Peter Kahn : My comment here is restricted to the issue of the decline in the PBS audience. I have not had access to the discussion, so my comment may be repeating what others have already said. Twenty years ago, PBS, as well as the other major national networks had few competitors. That has changed dramatically, so that now, there are hundreds of nationally available TV outlets, certainly a few dozen of which provide some programming that is competitive with what is presented by PBS. For statistical reasons, one would expect a spreading out of audience distribution. Further, although the national viewing audience has probably grown in the last twenty years, it is unlikely to have grown at nearly the rate of proliferation of the new stations. Thus, again for statistical reasons, one would expect an overall decrease in the market share per station or per network. Indeed, as far as I have been able to learn, all the major networks have experienced a decrease in audience. What would be interesting would be to compare the decrease of the PBS audience with those of the other national networks. One clue as to the possible result is given by the fact that the NPR audience has increased. This could indicate that the PBS audience decline is relatively smaller when compared with the decline of audience o other networks. Incidentally, the fact that NPR audiences have increased while PBS audiences have decreased can also be explained by the above observations. NPR uses FM broadcasting, which by its nature is essentially local and not amenable to rapid or great proliferation. Each town has its few FM stations (cities have many, of course), but the number has not grown in the same way that TV stations have…at least this is my conjecture. So, NPR has not had to face a vastly larger group of competitors. My guess is that the increase in NPR audience indicates that that portion of our citizenry interested in what public broadcasting has to offer is alive and well. and, on the TV side of things, is resisting the leveling out trend in the medium rather better than the commercial networks. What can or should be done to improve the PBS product and really turn things around? Well, I have ideas about that too. But that’s a more complicated story.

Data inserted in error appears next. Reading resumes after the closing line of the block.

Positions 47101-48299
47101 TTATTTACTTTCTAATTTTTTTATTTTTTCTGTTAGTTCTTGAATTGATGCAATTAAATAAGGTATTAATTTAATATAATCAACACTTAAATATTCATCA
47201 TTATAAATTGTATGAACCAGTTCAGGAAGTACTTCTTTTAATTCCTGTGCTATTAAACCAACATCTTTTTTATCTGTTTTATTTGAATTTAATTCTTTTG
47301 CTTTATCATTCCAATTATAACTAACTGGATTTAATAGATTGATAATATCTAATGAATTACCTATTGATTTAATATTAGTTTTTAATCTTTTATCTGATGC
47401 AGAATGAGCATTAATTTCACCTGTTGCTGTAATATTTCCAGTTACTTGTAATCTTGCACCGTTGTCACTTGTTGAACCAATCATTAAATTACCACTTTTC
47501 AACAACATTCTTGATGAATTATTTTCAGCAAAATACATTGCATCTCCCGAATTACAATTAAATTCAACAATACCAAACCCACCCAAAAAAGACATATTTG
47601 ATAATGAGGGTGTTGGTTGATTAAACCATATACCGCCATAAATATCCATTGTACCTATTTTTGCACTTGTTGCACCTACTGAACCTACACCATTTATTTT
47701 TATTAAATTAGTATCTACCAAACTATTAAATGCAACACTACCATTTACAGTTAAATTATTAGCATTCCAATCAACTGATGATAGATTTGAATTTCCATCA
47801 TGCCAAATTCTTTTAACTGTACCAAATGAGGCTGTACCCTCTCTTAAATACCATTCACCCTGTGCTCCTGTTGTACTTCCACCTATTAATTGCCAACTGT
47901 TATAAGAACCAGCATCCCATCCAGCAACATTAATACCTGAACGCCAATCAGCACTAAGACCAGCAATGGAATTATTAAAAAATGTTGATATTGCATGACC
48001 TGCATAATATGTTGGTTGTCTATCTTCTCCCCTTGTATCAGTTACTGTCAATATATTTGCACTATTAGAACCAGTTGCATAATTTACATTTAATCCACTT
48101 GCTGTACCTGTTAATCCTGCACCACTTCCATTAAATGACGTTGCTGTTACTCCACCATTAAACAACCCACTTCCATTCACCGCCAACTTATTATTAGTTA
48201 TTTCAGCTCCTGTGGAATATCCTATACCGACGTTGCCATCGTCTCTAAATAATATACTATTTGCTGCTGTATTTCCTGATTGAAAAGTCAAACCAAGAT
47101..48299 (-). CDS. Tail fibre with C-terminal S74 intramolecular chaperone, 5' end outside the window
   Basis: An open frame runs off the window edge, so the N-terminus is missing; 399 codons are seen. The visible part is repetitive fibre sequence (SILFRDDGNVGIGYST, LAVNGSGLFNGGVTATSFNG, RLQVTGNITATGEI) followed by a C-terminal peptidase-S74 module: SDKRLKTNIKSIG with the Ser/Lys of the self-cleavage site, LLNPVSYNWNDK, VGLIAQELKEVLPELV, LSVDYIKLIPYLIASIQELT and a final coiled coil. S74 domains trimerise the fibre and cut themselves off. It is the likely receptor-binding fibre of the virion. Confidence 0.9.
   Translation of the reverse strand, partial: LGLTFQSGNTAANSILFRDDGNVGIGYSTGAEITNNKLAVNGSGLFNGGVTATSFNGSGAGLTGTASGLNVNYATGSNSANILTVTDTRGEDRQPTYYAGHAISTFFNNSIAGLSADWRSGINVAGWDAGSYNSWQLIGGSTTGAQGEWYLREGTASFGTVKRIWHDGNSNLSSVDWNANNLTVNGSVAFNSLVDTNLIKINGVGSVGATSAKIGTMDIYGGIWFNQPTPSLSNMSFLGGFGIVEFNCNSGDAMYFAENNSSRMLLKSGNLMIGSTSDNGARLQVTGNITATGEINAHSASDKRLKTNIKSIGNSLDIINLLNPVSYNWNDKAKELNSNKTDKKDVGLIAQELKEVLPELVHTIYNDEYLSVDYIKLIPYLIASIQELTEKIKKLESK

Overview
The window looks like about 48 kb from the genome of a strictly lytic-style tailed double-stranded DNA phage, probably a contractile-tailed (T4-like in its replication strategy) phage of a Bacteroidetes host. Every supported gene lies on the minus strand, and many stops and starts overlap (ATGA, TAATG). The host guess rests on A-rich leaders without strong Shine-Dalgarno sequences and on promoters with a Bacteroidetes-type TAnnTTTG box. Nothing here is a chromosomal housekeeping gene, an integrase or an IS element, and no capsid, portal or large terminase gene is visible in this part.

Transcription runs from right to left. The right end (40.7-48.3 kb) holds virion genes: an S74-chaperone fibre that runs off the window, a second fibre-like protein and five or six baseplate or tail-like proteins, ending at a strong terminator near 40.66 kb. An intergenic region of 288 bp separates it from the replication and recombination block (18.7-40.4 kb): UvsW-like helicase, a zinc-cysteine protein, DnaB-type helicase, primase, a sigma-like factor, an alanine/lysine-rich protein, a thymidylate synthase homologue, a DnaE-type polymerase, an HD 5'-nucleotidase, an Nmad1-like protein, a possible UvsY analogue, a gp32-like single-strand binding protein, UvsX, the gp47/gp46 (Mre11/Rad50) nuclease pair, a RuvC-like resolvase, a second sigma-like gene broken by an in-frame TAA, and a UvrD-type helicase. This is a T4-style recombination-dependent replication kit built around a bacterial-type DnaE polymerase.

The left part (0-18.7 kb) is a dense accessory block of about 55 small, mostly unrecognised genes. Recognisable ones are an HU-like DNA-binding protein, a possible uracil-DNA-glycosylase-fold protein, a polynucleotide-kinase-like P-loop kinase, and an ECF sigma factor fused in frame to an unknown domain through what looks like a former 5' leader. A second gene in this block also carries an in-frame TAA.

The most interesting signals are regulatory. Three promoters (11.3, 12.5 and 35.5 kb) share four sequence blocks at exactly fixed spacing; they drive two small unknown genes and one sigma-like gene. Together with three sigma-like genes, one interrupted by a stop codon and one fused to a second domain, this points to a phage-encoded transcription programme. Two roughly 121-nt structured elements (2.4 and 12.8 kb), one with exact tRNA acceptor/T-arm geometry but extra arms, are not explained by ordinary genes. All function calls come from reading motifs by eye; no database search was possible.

Posted: 02/28/08 at 05:05 PM